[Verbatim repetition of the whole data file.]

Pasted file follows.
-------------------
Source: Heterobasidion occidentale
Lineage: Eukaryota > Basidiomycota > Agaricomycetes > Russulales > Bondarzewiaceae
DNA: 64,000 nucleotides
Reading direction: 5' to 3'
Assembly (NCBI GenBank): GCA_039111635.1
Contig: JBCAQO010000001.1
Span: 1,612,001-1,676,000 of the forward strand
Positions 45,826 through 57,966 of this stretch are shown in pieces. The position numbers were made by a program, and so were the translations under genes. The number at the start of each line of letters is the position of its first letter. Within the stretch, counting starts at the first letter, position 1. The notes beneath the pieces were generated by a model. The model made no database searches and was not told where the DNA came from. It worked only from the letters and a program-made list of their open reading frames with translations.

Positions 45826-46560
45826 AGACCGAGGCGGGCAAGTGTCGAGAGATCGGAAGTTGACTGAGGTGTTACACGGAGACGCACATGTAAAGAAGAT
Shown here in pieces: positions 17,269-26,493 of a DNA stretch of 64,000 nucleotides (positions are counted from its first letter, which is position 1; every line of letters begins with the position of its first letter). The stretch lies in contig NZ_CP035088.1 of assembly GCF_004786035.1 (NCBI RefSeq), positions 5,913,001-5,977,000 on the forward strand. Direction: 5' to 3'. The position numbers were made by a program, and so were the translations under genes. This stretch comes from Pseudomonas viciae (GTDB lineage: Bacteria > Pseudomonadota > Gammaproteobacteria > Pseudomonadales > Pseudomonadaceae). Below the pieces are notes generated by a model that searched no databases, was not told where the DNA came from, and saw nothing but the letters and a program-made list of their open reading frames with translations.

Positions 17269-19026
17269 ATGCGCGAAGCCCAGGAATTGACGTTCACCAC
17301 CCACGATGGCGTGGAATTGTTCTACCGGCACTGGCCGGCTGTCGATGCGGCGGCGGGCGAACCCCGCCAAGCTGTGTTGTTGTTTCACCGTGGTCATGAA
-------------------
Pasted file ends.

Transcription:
Source: Heterobasidion occidentale
Lineage: Eukaryota > Basidiomycota > Agaricomycetes > Russulales > Bondarzewiaceae
DNA: 64,000 nucleotides
Reading direction: 5' to 3'
Assembly (NCBI GenBank): GCA_039111635.1
Contig: JBCAQO010000001.1
Span: 1,612,001-1,676,000 of the forward strand
Positions 45,826 through 57,966 of this stretch are shown in pieces. The position numbers were made by a program, and so were the translations under genes. The number at the start of each line of letters is the position of its first letter. Within the stretch, counting starts at the first letter, position 1. The notes beneath the pieces were generated by a model. The model made no database searches and was not told where the DNA came from. It worked only from the letters and a program-made list of their open reading frames with translations.

Positions 45826-46560
45826 AGACCGAGGCGGGCAAGTGTCGAGAGATCGGAAGTTGACTGAGGTGTTACACGGAGACGCACATGTAAAGAAGAT
Shown here in pieces: positions 17,269-26,493 of a DNA stretch of 64,000 nucleotides (positions are counted from its first letter, which is position 1; every line of letters begins with the position of its first letter). The stretch lies in contig NZ_CP035088.1 of assembly GCF_004786035.1 (NCBI RefSeq), positions 5,913,001-5,977,000 on the forward strand. Direction: 5' to 3'. The position numbers were made by a program, and so were the translations under genes. This stretch comes from Pseudomonas viciae (GTDB lineage: Bacteria > Pseudomonadota > Gammaproteobacteria > Pseudomonadales > Pseudomonadaceae). Below the pieces are notes generated by a model that searched no databases, was not told where the DNA came from, and saw nothing but the letters and a program-made list of their open reading frames with translations.

Positions 17269-19026
17269 ATGCGCGAAGCCCAGGAATTGACGTTCACCAC
17301 CCACGATGGCGTGGAATTGTTCTACCGGCACTGGCCGGCTGTCGATGCGGCGGCGGGCGAACCCCGCCAAGCTGTGTTGTTGTTTCACCGTGGTCATGAA